Change Theory. To help enculturate the work environment, Felgen's (2007) change theory was used. This theory comprises four essential elements: inspiration, infrastructure, education, and evaluation, referred to as I2E2. The theory helps to inspire culture change within an organization and engage key stakeholders to establish a structure to lead the work. This formula has been shown to help with designing, implementing, and sustaining cultural change (Felgen, 2007).
Inspiration allows nurses to see the benefits of the change and how it outweighs the risk of upsetting the current system's status quo. Infrastructure allows for the ability to bring about the change successfully and to create a new vision with systems and practices that already exist. It also helps to establish a strategic plan and enables staff to focus on a central vision for change. The education element of the formula helps to assess the staff's current knowledge and enables the organization to determine what educational offering needs to exist to advance the vision for change (Felgen, 2007). Education helps staff gain the ability to engage in the change. The evaluation component of the formula assesses how successful inspiration, infrastructure, and education are implemented in setting the organization's new vision for change.
The specific aim of the project was to implement a professional practice model to improve nurse engagement and teamwork, as evidenced by:
- Increased nurse knowledge regarding a professional practice model by 10% from baseline.
- Improved staff engagement as measured by People Pulse (the organization's employee engagement survey) engagement index by 2% from baseline.
- Improved culture of teamwork as measured on the Cultural Questionnaire (Zammuto & Krakower, 1991) by 10% from baseline.
- Decreased nurse-sensitive quality metric of patient falls per 1,000 patient days from five to zero by 6 months.
The project was conducted on a 48-bed medical-surgical-telemetry unit at a medium-sized (225 licensed beds) tertiary medical center. The unit provided the ability for all health care providers to receive the same evidence-based interventions. The unit consisted of 100 RNs, 10 patient care technicians (previously known as nursing assistants), one nurse manager, one department secretary, and six assistant nurse managers.
The readiness to embark on the journey of nurse engagement and increase the essence of teamwork on the unit was favorable to both management and senior leadership who were supportive of the intervention. The unit had an established quality committee, known as Creating Lasting Change (CLC). It was established in 2014, after the entire medical center staff attended a conference with Tim Porter-O'Grady and read his work on self-governing councils (Porter-O'Grady, 2003). However, this committee had become stagnant. The committee members acknowledged they needed a refresher to advance the committee with further education and to develop strategic projects that aligned with the goals of the organization. The unit was chosen because of several indicators: (a) staff morale had declined, (b) there was a lack of perceived teamwork among the staff, and (c) the unit had an engaged manager who was willing and ready to implement a change to improve quality outcomes and foster teamwork. A project outline was developed to provide a framework and presented to the team at their team meeting.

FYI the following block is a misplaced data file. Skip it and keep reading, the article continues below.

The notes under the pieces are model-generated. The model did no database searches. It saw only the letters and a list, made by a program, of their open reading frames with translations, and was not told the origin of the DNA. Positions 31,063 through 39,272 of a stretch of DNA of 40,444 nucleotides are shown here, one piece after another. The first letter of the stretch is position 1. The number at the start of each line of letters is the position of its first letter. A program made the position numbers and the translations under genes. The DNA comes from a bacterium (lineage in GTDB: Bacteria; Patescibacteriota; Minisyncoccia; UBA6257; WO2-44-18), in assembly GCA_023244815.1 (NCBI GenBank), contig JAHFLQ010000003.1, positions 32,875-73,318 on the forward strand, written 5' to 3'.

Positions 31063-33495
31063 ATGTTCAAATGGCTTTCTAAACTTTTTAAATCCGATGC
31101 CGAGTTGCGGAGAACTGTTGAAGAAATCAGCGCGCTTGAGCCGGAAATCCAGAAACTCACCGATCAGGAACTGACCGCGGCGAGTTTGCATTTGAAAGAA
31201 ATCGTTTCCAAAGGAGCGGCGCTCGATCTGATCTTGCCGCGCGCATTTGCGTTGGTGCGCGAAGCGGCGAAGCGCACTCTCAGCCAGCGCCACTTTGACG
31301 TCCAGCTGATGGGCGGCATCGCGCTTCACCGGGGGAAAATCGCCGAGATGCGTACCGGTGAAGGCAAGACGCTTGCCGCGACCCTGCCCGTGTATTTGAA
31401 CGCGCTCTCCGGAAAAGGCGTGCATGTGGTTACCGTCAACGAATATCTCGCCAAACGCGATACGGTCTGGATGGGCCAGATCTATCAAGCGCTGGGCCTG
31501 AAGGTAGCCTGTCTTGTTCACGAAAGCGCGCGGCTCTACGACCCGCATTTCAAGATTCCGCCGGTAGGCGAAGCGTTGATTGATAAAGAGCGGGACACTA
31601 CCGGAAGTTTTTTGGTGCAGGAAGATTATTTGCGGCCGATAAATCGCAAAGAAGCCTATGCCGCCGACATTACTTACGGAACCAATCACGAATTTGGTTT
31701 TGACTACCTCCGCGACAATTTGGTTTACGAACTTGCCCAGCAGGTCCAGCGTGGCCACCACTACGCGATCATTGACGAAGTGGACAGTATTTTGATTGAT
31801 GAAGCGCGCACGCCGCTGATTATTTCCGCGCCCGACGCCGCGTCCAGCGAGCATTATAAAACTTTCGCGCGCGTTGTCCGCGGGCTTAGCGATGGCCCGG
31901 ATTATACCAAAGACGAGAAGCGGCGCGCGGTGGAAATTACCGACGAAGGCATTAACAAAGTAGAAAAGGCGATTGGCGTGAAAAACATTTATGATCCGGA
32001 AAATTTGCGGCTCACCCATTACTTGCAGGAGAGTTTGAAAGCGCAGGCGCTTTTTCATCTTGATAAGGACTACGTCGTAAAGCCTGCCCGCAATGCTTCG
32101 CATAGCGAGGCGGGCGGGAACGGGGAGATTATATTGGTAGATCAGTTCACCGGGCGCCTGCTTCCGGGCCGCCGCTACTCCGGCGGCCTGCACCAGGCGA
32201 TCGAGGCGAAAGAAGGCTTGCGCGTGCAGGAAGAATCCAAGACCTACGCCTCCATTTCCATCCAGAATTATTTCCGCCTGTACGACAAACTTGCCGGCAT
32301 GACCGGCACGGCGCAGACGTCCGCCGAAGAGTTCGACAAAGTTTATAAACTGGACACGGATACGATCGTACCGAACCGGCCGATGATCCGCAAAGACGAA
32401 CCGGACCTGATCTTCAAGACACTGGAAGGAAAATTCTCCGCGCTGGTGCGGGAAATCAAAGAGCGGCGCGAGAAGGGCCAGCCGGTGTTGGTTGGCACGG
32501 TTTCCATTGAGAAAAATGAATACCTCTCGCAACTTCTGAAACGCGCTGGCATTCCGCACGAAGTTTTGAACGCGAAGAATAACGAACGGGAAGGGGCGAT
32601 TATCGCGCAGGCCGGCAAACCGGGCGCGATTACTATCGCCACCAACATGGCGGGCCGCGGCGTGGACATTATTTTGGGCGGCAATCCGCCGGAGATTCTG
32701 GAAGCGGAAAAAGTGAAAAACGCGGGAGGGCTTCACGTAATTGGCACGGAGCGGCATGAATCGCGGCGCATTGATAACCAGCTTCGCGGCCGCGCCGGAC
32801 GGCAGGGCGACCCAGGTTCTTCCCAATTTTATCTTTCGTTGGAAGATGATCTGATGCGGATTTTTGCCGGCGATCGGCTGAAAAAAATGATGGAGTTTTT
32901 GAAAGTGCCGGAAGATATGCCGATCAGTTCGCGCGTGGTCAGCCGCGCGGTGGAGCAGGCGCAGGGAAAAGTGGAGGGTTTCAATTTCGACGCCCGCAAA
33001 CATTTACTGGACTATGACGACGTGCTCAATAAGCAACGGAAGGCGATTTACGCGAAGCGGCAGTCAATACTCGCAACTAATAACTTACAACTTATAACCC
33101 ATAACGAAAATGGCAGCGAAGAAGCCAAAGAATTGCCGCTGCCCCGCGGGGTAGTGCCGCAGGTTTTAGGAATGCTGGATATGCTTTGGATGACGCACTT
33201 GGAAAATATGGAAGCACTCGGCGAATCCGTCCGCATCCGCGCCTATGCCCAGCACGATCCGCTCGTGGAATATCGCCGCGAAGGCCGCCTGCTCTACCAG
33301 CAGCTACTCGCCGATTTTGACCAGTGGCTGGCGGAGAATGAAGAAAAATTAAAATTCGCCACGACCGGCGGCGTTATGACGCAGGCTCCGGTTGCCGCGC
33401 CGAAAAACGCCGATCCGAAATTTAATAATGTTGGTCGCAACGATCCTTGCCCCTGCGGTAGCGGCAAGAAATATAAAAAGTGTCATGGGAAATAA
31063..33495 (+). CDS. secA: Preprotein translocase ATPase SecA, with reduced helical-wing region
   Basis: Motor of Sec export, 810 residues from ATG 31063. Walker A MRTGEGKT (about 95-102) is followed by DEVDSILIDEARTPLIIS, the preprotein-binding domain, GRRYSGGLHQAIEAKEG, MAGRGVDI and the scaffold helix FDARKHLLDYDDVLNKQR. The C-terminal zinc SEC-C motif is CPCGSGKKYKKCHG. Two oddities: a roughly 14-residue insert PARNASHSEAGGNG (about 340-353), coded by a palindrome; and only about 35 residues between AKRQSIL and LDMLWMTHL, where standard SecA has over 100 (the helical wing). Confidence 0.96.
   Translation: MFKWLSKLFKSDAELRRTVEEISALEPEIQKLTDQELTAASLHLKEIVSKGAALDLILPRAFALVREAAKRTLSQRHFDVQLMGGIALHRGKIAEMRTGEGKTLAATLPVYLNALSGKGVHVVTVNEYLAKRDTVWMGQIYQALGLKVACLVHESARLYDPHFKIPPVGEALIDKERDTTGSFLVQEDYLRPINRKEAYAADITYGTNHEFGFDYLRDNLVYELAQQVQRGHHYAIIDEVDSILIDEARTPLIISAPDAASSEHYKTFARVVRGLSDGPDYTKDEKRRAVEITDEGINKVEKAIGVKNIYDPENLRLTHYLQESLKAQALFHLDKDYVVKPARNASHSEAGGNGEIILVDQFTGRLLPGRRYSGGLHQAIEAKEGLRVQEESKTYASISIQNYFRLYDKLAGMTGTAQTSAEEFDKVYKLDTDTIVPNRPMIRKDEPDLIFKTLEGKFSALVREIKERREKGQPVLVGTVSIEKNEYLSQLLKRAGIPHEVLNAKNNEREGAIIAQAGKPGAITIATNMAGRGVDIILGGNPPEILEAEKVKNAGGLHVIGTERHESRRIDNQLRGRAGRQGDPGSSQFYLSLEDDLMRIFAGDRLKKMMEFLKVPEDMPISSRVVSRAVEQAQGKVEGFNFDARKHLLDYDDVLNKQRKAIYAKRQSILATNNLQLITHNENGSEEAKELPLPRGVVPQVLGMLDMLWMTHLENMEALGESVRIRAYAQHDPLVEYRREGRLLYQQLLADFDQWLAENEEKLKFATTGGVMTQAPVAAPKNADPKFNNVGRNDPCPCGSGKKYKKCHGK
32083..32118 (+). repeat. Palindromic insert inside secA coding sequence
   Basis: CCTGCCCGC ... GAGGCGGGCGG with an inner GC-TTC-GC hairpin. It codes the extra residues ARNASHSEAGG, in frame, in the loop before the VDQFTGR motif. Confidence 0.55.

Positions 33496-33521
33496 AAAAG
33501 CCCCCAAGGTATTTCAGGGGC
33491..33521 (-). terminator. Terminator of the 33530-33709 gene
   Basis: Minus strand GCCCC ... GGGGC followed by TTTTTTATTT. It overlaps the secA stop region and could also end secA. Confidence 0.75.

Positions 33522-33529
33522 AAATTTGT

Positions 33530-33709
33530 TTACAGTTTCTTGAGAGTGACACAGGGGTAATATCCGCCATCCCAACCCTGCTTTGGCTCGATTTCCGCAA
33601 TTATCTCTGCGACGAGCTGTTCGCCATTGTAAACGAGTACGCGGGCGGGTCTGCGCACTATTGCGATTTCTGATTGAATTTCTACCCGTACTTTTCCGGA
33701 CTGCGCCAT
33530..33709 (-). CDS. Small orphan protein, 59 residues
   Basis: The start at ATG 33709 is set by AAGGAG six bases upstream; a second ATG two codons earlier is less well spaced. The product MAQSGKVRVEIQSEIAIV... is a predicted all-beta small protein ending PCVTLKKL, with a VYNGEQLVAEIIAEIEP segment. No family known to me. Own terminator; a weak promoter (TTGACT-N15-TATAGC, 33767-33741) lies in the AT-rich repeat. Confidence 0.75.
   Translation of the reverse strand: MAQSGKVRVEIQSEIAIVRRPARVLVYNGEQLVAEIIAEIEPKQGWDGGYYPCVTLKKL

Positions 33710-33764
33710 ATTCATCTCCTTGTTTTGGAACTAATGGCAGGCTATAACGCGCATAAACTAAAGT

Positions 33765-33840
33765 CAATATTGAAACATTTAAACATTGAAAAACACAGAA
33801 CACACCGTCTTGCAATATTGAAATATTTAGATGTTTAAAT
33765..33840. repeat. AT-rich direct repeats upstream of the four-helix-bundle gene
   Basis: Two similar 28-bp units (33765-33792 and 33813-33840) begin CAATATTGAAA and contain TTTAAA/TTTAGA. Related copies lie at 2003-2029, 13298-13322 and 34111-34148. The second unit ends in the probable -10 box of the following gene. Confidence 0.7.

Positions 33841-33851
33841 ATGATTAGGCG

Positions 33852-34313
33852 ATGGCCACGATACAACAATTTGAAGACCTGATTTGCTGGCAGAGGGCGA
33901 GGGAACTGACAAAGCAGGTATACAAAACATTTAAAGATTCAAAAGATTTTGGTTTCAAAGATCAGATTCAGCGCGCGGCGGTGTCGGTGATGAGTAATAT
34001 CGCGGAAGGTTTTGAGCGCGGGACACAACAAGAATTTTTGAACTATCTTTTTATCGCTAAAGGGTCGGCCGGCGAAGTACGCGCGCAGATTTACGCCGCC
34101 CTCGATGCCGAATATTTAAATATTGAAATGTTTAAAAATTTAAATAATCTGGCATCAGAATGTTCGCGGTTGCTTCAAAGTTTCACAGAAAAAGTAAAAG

The purpose of implementing and enculturating the elements of a professional practice model was to get to the emotional principles and the very soul of nurses at the medical center. This was undertaken to create an environment in which nurses felt engaged and in which a culture of teamwork could be developed.
The unit's CLC committee previously had worked on several improvement initiatives that centered on quality outcomes, safety, and care experience. The staff were aware of performance improvement methodology and was familiar with the elements of small test of change or Plan-Do-Study-Act (PDSA) cycles. Staff also were well-attuned to the knowledge that the team needed to become a more robust council, to create a professional governing council, and to embed the six core values to drive and lead professional practice on the unit.